There is one subtle thing to note in the code above. In order for ZFS to create new metaslabs the allocatable space must have grown by the size of existing metaslabs. So if the current metaslab size is 4GB and you only expand the disk by 2GB then you won't have increased the disk enough to create a new metaslab. We'll continue with our example under the assumption that we were able to initialize the new metaslabs. I'll leave the deep dive of vdev_metaslab_init() to the reader but mention that this function will have created the additional metaslab but the space will not have been added to the pool quite yet. The space will not become available until next time we sync out a transaction group (see spa_config_update() t0 see where this happens). And that brings us to the final step. When a transaction group syncs we will end up calling metaslab_sync_done() on metaslabs that are considered dirty (newly created metaslabs were dirtied when we called vdev_metaslab_init()). It's in this function that we finally make the space accessible to the pool:

void
metaslab_sync_done(metaslab_t *msp, uint64_t txg)
{
<snip>
        /*
         * If this metaslab is just becoming available, initialize its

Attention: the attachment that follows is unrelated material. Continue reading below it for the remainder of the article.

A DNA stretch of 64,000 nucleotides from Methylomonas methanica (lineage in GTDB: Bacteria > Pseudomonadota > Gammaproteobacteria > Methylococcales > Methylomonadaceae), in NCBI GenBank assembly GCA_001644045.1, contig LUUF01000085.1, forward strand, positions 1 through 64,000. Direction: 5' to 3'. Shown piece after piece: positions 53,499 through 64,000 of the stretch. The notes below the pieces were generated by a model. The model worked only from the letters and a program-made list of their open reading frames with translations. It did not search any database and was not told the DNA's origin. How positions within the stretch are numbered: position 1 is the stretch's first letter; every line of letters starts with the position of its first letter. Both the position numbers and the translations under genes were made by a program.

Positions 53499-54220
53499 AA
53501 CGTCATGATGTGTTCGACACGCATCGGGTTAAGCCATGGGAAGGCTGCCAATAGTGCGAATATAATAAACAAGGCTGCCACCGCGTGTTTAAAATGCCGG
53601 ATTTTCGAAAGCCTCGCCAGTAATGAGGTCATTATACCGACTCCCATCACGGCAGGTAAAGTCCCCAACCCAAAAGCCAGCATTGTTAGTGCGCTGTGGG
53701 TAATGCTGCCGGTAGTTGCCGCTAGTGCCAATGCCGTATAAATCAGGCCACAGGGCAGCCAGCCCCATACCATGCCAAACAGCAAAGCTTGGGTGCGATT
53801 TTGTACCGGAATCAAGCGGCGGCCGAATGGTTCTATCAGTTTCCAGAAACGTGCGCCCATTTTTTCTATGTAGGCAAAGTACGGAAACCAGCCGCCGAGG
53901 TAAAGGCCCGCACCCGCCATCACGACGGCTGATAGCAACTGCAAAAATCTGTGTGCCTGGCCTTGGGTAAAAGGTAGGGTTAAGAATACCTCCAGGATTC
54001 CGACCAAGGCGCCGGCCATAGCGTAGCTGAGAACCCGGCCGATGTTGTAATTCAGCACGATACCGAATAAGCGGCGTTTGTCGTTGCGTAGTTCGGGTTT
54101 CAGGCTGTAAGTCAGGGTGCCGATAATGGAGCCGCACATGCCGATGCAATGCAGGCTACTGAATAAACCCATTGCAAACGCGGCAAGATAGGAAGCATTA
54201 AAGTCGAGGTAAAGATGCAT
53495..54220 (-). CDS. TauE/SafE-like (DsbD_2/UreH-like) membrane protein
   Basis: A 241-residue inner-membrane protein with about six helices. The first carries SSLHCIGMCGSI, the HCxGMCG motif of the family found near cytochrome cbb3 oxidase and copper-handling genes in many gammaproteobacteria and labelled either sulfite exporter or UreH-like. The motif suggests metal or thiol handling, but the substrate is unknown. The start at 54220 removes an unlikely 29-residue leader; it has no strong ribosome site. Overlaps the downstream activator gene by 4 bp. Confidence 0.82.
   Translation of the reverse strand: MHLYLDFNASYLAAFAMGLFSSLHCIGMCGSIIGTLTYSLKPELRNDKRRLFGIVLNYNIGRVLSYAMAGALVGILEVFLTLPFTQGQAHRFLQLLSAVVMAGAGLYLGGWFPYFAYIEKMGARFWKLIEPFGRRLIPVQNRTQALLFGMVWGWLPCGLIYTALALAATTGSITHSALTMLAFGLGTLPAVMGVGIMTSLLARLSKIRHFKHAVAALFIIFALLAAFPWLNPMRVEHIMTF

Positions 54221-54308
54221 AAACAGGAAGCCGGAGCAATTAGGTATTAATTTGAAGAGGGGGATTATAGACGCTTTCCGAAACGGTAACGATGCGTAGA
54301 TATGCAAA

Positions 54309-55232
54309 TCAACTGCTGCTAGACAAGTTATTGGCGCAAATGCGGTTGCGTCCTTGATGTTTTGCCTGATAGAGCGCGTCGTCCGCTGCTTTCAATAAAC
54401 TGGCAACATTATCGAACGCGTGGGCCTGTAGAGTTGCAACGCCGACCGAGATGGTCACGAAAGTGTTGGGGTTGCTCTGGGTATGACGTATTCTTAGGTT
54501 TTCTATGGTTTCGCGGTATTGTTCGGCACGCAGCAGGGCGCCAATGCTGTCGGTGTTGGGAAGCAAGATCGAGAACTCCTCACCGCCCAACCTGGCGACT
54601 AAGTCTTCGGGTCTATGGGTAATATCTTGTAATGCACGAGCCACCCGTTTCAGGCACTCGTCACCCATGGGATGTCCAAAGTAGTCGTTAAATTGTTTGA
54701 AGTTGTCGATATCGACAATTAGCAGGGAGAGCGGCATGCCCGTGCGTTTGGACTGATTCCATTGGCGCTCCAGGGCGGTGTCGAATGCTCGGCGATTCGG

* allocmaps and freemaps and add its capacity to the vdev.
         */
        if (freed_map->sm_size == 0) {
                for (int t = 0; t < TXG_SIZE; t++) {
                        space_map_create(&msp->ms_allocmap[t], sm->sm_start,
                            sm->sm_size, sm->sm_shift, sm->sm_lock);
                        space_map_create(&msp->ms_freemap[t], sm->sm_start,
                            sm->sm_size, sm->sm_shift, sm->sm_lock);
                }

                for (int t = 0; t < TXG_DEFER_SIZE; t++)
                        space_map_create(&msp->ms_defermap[t], sm->sm_start,
                            sm->sm_size, sm->sm_shift, sm->sm_lock);

                vdev_space_update(vd, 0, 0, sm->sm_size);
        }
<snip>
}

Here we finally see the space added (vdev_space_update()) to the pool along with some space maps that will allow allocations and frees to take place on this metaslab. The last remaining piece to the LUN expansion puzzle is 'autoexpand'. I'll leave that as an exercise to the reader but point those interested to zfsdle_vdev_online().